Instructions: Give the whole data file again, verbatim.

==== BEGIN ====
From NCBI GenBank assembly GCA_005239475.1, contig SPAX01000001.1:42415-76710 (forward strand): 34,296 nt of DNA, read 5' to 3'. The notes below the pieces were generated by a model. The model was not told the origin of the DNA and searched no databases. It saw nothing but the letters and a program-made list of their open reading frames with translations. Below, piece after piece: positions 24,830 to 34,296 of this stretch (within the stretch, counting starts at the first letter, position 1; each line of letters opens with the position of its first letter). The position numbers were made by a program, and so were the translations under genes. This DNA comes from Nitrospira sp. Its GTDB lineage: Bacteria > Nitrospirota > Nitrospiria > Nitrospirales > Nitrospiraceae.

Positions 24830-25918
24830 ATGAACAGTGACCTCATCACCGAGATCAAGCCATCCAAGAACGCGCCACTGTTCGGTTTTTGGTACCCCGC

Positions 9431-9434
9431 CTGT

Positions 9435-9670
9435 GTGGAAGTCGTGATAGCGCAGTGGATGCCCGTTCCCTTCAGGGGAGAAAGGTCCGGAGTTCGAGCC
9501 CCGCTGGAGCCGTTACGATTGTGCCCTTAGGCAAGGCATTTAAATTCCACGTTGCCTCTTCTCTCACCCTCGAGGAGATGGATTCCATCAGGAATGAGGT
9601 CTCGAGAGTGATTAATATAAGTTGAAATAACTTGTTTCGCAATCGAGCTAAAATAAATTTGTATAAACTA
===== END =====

From NCBI GenBank assembly GCA_005239475.1, contig SPAX01000001.1:42415-76710 (forward strand): 34,296 nt of DNA, read 5' to 3'. The notes below the pieces were generated by a model. The model was not told the origin of the DNA and searched no databases. It saw nothing but the letters and a program-made list of their open reading frames with translations. Below, piece after piece: positions 24,830 to 34,296 of this stretch (within the stretch, counting starts at the first letter, position 1; each line of letters opens with the position of its first letter). The position numbers were made by a program, and so were the translations under genes. This DNA comes from Nitrospira sp. Its GTDB lineage: Bacteria > Nitrospirota > Nitrospiria > Nitrospirales > Nitrospiraceae.

Positions 24830-25918
24830 ATGAACAGTGACCTCATCACCGAGATCAAGCCATCCAAGAACGCGCCACTGTTCGGTTTTTGGTACCCCGC

Positions 9431-9434
9431 CTGT

Positions 9435-9670
9435 GTGGAAGTCGTGATAGCGCAGTGGATGCCCGTTCCCTTCAGGGGAGAAAGGTCCGGAGTTCGAGCC
9501 CCGCTGGAGCCGTTACGATTGTGCCCTTAGGCAAGGCATTTAAATTCCACGTTGCCTCTTCTCTCACCCTCGAGGAGATGGATTCCATCAGGAATGAGGT
9601 CTCGAGAGTGATTAATATAAGTTGAAATAACTTGTTTCGCAATCGAGCTAAAATAAATTTGTATAAACTA